Although you may think you aren't important, God knows your true value. Friend, as a Spirit-filled believer, you have amazing potential to serve the kingdom. Satan sees that, and he will try to make you stumble.

If you fall, lean on the Lord as you get to your feet and carry on.

Devotional by: Dr. Charles F. Stanley
(Ref: Luke 22:31-34, 54-62)

All of us make tracks through the valley of failure. The question is, how are you going to respond? Plenty of people give up and exchange a vibrant kingdom-serving life for a defeated existence. But failure need not be an end. It's a chance for a new beginning living in Christ's strength.

Peter had a life-altering failure. Jesus warned that Satan had asked permission to "sift" the disciple like wheat (Luke 22:31)—vigorous shaking is required to separate wheat kernels from debris. The enemy wanted to shake Peter's faith hard in hopes that he'd fall away from Jesus like chaff.

Peter fervently believed the promise he'd made to Jesus: "Even though all may fall away, yet I will not" (Mark 14:29). But Satan knows a few things about the power of fear. What's more, he realized that the disciple would be wounded by his own disloyalty. A man with tattered pride can't help but question his usefulness.

When Satan sifts believers, his goal is to damage our faith so much that we're useless to God. He wants us shelved far from the action of the Lord's kingdom. Therefore, he goes for our strengths—the areas where we believe ourselves to be invincible, or at least very well protected. And when the devil succeeds, we are disappointed and demoralized. But we don't have to stay that way.

If we are willing, God can use failure to do spiritual housecleaning. Peter laid down his pride and instead put on the Holy Spirit's courage. Thereafter, he risked humiliation, persecution, and death to proclaim the gospel. Failure was the catalyst that brought forth greater faith and true servant-hood.

Devotional by: Dr. Chuck Swindoll
(Ref: Job 1-2, 42)

Step into the time tunnel with me, and let's travel together back to Uz (not the wizard of, but the land of). Wherever it was, Uz had a citizen who was respected by everyone. Why? Because he was: blameless, upright, God-fearing, and clean living.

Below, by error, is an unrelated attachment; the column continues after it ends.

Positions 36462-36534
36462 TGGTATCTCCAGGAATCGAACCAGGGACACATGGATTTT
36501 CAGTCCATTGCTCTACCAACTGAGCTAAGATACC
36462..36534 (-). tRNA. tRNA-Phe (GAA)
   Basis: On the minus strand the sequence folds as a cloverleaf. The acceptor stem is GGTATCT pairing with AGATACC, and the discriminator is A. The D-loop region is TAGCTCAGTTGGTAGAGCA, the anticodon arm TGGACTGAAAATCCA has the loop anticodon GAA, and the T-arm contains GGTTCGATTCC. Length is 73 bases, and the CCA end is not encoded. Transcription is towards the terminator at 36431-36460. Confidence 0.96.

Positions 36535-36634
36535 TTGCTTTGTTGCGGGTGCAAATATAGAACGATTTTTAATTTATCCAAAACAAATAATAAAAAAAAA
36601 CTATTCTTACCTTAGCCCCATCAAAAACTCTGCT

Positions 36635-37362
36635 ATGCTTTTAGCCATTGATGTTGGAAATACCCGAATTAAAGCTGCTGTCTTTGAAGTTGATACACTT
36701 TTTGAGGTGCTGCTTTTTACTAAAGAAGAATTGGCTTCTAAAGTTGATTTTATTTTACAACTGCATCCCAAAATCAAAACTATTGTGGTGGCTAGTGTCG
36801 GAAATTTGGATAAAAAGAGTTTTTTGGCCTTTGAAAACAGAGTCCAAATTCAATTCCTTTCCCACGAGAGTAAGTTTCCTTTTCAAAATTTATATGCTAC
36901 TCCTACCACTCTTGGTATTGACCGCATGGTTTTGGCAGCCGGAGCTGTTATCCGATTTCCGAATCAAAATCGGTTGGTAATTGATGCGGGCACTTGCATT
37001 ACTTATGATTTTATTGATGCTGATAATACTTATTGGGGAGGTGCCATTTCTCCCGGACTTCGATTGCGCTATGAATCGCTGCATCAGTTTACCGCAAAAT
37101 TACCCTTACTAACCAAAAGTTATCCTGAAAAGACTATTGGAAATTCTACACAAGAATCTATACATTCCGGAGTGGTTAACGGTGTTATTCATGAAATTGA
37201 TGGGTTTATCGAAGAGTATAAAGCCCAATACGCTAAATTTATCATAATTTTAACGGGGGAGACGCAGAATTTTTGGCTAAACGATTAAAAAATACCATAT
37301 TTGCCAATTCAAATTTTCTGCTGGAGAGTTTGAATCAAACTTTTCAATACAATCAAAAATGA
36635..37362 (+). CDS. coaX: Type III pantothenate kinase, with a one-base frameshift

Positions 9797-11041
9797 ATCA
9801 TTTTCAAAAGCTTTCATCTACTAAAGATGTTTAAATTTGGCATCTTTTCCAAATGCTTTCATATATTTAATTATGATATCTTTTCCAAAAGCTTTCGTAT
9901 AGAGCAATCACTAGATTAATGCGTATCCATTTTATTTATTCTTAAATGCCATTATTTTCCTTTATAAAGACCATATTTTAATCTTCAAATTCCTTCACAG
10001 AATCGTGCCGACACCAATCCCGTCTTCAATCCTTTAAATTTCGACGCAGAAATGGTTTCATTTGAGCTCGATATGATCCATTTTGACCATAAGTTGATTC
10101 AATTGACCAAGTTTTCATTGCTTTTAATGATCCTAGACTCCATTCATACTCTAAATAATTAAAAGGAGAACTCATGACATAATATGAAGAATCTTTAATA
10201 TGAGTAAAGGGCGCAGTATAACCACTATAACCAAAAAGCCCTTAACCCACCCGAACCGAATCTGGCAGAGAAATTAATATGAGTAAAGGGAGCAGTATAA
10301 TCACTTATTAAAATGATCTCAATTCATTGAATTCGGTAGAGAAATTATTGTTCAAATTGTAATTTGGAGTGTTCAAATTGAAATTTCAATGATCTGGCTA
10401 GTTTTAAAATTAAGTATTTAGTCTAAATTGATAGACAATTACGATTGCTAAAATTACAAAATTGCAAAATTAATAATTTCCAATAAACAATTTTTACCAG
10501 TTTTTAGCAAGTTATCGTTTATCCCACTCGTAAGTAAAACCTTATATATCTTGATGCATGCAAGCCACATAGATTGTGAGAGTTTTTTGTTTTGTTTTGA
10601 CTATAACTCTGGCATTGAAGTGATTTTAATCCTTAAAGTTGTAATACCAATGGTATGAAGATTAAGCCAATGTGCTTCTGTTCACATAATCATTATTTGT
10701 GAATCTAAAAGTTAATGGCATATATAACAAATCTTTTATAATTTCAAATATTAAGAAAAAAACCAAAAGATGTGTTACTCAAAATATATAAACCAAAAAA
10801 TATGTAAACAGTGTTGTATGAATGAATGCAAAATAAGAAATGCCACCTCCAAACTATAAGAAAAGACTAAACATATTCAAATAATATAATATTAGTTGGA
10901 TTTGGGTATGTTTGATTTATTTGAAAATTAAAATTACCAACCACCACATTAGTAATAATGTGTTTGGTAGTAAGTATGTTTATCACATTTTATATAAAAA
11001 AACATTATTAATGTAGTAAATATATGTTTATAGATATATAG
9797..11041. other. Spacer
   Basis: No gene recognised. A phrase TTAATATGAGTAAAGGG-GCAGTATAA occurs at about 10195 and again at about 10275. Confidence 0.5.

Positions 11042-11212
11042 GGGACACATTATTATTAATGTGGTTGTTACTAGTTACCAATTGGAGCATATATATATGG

He had ten children, thousands of head of livestock, acres and acres of land, a great many servants, and a substantial stack of cash. No one would deny that he was "the greatest of all the men of the East." His name was Job, a synonym for integrity and godliness.

Yet, within a matter of hours, adversity fell upon this fine man like an avalanche of jagged rocks. He lost his livestock, his crops, his land, his servants, and all ten children. Soon thereafter, he also lost his health.

The book that bears his name records an entry he made into his journal soon after the rocks stopped falling: "The LORD gave and the LORD has taken away. Blessed be the name of the LORD" (Job 1:21).

Following this incredible statement, God adds: "Through all this, Job did not sin nor did he blame God" (1:22).

The logical questions are, why didn't he? What kept him from bitterness or even thoughts of suicide?


  1. Let us know your thoughts? We welcome input, suggestions... What kinds of content would you like to read about in this blog? Would you be interested in listening to AMR Podcasts that relate to the blog posts here?

  2. Love your blog, so informative!!! Thank you! I will definitely be tuning in too learn more!!

  3. Thank you, and all glory to God! Glad to have you here! Have a blessed day!